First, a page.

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Every bullet makes a turn? If shot in space, reaching the end of the universe may not be a dream

by Apostolakis 6 days ago in astronomy
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Every bullet makes a turn

Every bullet makes a turn? If shot in space, reaching the end of the universe may not be a dream
Photo by Jay Rembert on Unsplash

A gun may be nothing without a bullet. Modern bullets, despite their widely varying calibers, are generally composed of a warhead, a launching charge, a primer, and a cartridge case, and if you think a bullet is nothing more than that, then I can tell you that it's not as simple as you think. Modern bullets, in addition to special bullets, the army is routinely equipped with the same caliber of bullets and are also divided into many kinds, they look the same at first glance, in fact, the use of different, only insiders can see the mystery.

Soldiers will fill the gun with different bullets according to the target and use, them to distinguish the type of bullets, the top of the warhead of this circle is called the identification circle, generally, the more common identification circle color is green, black, colorless three, painted green bullets, known as a tracer, from the name can be seen, this is a kind of glowing bullets, tracer bullet launch ballistic shiny, dazzling and wonderful, however, the existence of tracer, However, tracer bullets do not exist for the sake of a spectacular show. A tracer is the same bullet that has the same killing power, except that it is coated with or has a luminous agent like magnesium or barium at the base of the bullet. The reason why tracer ammunition is called a tracer is never a bullet that glows at night. The word "tracer" originally means to guide and pull, so the main purpose of tracer ammunition is to guide the target and correct the ballistics.

People often say that bullets do not turn, but the truth is that every one of them does. If a bullet is fired in space, it can naturally go all the way forward, and maybe one day it will reach the end of the universe. But on Earth, no matter how fast the bullet is going, it will eventually stop, not only from the resistance of the air but also from the Earth's gravity. A bullet that hits its target precisely, like a bow and arrow, is moving in an arc.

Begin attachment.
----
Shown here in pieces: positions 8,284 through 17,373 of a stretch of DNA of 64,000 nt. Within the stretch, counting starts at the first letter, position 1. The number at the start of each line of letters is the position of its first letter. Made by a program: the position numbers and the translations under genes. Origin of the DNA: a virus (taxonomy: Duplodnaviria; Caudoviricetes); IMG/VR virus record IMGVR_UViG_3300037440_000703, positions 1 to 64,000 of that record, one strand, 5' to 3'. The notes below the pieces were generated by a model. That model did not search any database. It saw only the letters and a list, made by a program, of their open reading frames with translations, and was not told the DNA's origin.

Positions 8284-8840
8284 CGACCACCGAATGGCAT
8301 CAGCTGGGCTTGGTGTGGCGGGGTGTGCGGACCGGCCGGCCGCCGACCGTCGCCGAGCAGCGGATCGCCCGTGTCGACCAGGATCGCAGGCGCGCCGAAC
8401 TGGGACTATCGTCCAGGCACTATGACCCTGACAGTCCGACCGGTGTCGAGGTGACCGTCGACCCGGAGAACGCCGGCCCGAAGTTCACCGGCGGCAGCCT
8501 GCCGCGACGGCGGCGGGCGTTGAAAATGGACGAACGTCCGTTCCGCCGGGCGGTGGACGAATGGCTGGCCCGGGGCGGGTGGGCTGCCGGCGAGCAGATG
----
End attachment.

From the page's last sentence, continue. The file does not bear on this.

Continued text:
The bullet rotates at high speed, effectively reducing the gravitational force of the earth and gaining a more stable ballistic trajectory. In our perception, the bullet is spiraling forward on the "X-axis", but in fact, the flight of the bullet is a complex process. If you slow down the tail movement of a bullet in flight, you will see the tail of the bullet draw a circle in front of your eyes, while the whole bullet is flying forward in a spiral trajectory.

However, humans often make things simple, and one bullet that does not require so much detail is the "buckshot". Like other bullets, buckshot has a primer and a powder, but it does not have a warhead. The secret of buckshot is in the large shell, which consists of several small steel balls, which move forward in a scattered state after firing. Because of this, the use of a shotgun is also the only modern machinery that does not require precise aiming of the weapon.

A bullet leaving the chamber has tremendous power, so have you ever been a little curious about where the bullet was before it entered the chamber? How are the bullets safely transported to the military and even the battlefield after they leave the factory? First of all, they need an ammunition box, for ordinary people, it may be more difficult to see the ammunition box than to see the bullet.


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